The material property inputs required for the environmental effects model in the NCHRP 1-37A methodology have already been described in Section D.2.3 (and Sections 5.5.2 and 5.6.2). Additional material property inputs are required for the structural response models used to calculate the stresses and strains in the pavement. As with all other design inputs, the material property inputs can be provided at any of the hierarchical Levels (1, 2, or 3). The material property inputs are most conveniently grouped by material type:
- Asphalt concrete
- Layer thickness
- Dynamic modulus (measured value for level 1 or mixture gradation and volumetrics for Level 2 and 3 estimation)
- Asphalt binder properties (dynamic shear stiffness or viscosity for Levels 1 and 2, binder grade for Level 3)
- Mixture volumetrics (effective binder content, air voids, unit weight)
- Poisson's ratio
- Thermal cracking properties (low temperature tensile strength, creep compliance, thermal expansion coefficient)
- Portland cement concrete
- Layer thickness
- Mixture properties (cement and aggregate type, cement content, water/cement ratio, unit weight)
- Shrinkage characteristics
- Elastic modulus
- Poisson's ratio
- Compressive strength
- Modulus of rupture
- Thermal expansion coefficient
- Unbound materials (see Sections 5.3 and 5.4 for more details)
- Material type
- Layer thickness
- Unit weight
- Coefficient of lateral earth pressure
- Resilient modulus (see Section 5.4.3 for details on inputs at different hierarchical levels)
- Poisson's ratio
A variety of other input data are required for the NCHRP 1-37A methodology. Some of these inputs are dependent upon the particular pavement type (flexible vs. rigid) and construction type (new vs. rehabilitation) being considered. A brief summary of these other inputs are as follows:
- General project information
- Design life
- Latitude, longitude, and elevation (for accessing weather station database)
- Rigid pavement design features (all rigid pavement types)
- Permanent curl/warp effective temperature difference
- Base erodibility index
- JPCP design features
- Joint spacing, sealant type
- Dowel bar diameter, spacing
- Edge support (e.g., tied shoulder, widened slab)
- PCC-base interface bond condition
- CRCP design features
- Shoulder type
- Reinforcement (steel percentage, diameter, depth)
- Mean crack spacing
- Flexible pavement distress potential (new construction)
- Block cracking
- Longitudinal cracks outside wheel paths
- Pre-rehabilitation distresses (overlay over AC surface)
- Fatigue cracking within wheel path
- Longitudinal cracks outside wheel path
- Pre-rehabilitation distresses (overlay over PCC surface)
- Percent cracked slabs before, after restoration
- CRCP punchouts
- Dynamic modulus of subgrade reaction
Note that no design features are included for jointed reinforced concrete pavements (JRCP). The NCHRP 1-37A methodology does not include a design capability for this pavement type.
D.3 Pavement Response Models
There are two types of pavement response models in the NCHRP 1-37A methodology: (a) an environmental effects model for simulating the time- and depth-dependent temperature and moisture conditions in the pavement structure in response to climatic conditions; and (b) structural response models for determining the stresses and strains at critical locations in the pavement structure in response to traffic loads. The same environmental effects model is used for all pavement types. Different structural response models are employed for rigid vs. flexible pavements because of the fundamental differences in their mechanical behavior.
D.3.1 Environmental Effects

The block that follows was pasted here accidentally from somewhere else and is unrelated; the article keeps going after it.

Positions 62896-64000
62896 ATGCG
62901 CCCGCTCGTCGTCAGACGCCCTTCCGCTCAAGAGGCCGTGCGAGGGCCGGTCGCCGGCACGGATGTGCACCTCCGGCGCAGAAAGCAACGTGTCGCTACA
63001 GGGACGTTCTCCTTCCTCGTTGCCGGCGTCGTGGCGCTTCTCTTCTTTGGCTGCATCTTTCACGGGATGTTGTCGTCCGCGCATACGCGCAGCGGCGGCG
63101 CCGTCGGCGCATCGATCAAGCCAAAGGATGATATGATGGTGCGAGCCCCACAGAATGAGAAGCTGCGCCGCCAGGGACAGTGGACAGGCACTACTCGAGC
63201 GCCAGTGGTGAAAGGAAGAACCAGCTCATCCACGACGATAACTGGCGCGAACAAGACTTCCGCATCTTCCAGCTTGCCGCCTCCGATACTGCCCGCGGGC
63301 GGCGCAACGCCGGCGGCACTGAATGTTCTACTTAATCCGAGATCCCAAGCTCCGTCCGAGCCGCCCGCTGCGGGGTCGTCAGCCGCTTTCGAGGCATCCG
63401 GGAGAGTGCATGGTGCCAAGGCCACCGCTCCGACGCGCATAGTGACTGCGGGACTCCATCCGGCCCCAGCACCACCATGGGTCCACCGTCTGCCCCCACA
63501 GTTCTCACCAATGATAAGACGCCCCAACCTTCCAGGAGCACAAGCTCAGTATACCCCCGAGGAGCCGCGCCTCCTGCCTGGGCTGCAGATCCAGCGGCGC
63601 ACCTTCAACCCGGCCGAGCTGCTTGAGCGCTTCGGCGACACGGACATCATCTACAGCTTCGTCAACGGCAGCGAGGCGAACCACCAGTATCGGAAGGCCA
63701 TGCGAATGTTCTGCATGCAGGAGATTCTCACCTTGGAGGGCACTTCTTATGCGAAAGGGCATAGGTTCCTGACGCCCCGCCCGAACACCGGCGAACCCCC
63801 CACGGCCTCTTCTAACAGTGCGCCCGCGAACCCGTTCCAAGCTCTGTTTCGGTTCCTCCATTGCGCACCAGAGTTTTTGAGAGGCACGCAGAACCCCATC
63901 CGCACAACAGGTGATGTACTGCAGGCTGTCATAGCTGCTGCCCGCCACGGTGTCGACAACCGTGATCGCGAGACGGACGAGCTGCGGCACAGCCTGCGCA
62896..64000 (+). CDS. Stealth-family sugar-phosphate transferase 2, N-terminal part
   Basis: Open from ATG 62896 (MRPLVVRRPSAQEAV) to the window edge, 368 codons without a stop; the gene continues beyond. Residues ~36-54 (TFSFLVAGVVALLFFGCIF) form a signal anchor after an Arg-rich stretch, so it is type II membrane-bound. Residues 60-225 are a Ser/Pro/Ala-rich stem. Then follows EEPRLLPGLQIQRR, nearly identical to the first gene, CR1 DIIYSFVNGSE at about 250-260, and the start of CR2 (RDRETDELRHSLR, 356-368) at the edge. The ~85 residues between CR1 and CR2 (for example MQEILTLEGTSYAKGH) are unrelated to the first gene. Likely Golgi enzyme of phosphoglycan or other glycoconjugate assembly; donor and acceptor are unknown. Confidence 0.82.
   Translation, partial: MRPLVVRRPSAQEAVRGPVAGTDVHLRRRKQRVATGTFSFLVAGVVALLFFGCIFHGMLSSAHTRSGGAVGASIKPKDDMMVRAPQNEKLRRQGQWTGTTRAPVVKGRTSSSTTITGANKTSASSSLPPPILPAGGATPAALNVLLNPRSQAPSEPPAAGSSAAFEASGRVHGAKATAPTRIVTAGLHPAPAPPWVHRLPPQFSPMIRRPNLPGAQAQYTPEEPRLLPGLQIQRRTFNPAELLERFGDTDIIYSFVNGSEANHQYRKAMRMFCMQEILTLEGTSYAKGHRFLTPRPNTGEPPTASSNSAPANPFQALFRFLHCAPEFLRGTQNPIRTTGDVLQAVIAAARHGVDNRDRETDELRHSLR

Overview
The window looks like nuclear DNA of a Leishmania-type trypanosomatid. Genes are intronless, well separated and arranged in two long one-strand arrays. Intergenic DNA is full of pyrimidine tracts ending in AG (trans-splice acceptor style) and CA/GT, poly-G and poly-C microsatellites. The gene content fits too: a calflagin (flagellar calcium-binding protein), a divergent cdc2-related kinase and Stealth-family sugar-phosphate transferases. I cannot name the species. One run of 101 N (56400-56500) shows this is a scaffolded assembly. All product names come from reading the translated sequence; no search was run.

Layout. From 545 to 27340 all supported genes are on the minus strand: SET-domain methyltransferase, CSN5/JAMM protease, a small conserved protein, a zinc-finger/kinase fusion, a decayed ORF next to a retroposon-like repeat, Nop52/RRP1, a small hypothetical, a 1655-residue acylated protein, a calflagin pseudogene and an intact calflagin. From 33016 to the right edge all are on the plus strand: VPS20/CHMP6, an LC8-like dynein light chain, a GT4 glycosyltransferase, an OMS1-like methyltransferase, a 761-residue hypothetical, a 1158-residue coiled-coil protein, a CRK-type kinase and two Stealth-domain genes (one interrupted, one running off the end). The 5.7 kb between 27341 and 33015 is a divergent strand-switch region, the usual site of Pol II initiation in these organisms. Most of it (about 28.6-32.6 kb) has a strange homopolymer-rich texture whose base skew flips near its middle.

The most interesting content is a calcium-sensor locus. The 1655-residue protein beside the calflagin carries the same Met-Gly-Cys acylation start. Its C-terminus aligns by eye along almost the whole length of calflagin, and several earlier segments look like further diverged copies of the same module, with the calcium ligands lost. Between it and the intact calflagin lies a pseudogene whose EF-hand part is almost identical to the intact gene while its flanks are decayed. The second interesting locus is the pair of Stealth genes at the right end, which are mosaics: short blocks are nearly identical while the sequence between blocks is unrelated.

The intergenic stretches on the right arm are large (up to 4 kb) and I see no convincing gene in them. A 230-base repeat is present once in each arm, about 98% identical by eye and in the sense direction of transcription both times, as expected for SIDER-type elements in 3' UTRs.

Diurnal and seasonal fluctuations in the moisture and temperature profiles in the pavement structure induced by changes in groundwater table, precipitation/infiltration, freeze-thaw cycles, and other external factors are incorporated in the NCHRP 1-37A design methodology via the Enhanced Integrated Climatic Model (EICM). The EICM is a mechanistic one-dimensional coupled heat and moisture flow analysis that simulates changes in the behavior and characteristics of pavement and subgrade materials induced by environmental factors. The EICM consists of three major components:
- The Climatic-Materials-Structural Model (CMS Model) originally developed at the University of Illinois (Dempsey et al., 1985).
- The CRREL Frost Heave and Thaw Settlement Model (CRREL Model) originally developed at the United States Army Cold Regions Research and Engineering Laboratory (CRREL) (Guymon et al., 1986).
- The Infiltration and Drainage Model (ID Model) originally developed at Texas A&M University (Lytton et al., 1990).
Each of these components has been enhanced substantially for use in the NCHRP 1-37A design methodology.
For flexible pavements, the EICM evaluates the following environmental effects:
- Seasonal changes in moisture content for all subgrade and unbound materials.
- Changes in resilient modulus, MR, of all subgrade and unbound materials caused by changes in soil moisture content.
- Changes MR due to freezing and subsequent thawing and recovery from frozen conditions.
- Temperature distributions in bound asphalt concrete layers (for determining the temperature-dependent asphalt concrete material properties).
For rigid pavements, the following additional environmental effects are simulated by the EICM:
- Temperature profiles in PCC slabs (for thermal curling prediction).
- Mean monthly relative humidity values (for estimating moisture warping PCC slabs).
One of the important outputs from the EICM for both flexible and rigid pavement design is a set of adjustment factors for unbound layer materials that account for the effects of environmental conditions such as moisture content changes, freezing, thawing, and recovery from thawing. This factor, denoted Fenv, varies with position within the pavement structure and with time throughout the analysis period. The Fenv factor modifies the resilient modulus at optimum moisture and density conditions MRopt to obtain the seasonally adjusted resilient modulus MR as a function of depth and time.